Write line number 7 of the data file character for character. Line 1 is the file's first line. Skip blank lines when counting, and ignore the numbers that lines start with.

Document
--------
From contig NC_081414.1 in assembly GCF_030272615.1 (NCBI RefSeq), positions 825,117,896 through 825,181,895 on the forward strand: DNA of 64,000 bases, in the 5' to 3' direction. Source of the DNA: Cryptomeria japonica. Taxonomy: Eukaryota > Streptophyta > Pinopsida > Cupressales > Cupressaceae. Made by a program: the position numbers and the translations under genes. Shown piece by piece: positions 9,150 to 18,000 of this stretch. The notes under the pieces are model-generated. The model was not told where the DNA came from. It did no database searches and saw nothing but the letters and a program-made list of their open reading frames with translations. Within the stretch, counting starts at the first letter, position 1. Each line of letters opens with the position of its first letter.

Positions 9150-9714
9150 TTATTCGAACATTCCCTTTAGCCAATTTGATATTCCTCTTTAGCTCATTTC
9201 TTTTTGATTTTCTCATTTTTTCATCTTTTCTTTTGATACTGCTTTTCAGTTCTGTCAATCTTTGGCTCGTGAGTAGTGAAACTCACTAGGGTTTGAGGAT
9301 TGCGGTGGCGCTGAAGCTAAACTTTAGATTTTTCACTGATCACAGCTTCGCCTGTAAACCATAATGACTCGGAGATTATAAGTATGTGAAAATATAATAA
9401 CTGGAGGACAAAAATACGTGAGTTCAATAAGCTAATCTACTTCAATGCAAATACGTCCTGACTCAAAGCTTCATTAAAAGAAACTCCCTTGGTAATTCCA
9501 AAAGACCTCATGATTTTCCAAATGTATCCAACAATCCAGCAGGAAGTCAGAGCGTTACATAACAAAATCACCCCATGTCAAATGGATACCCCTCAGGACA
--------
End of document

9501 AAAGACCTCATGATTTTCCAAATGTATCCAACAATCCAGCAGGAAGTCAGAGCGTTACATAACAAAATCACCCCATGTCAAATGGATACCCCTCAGGACA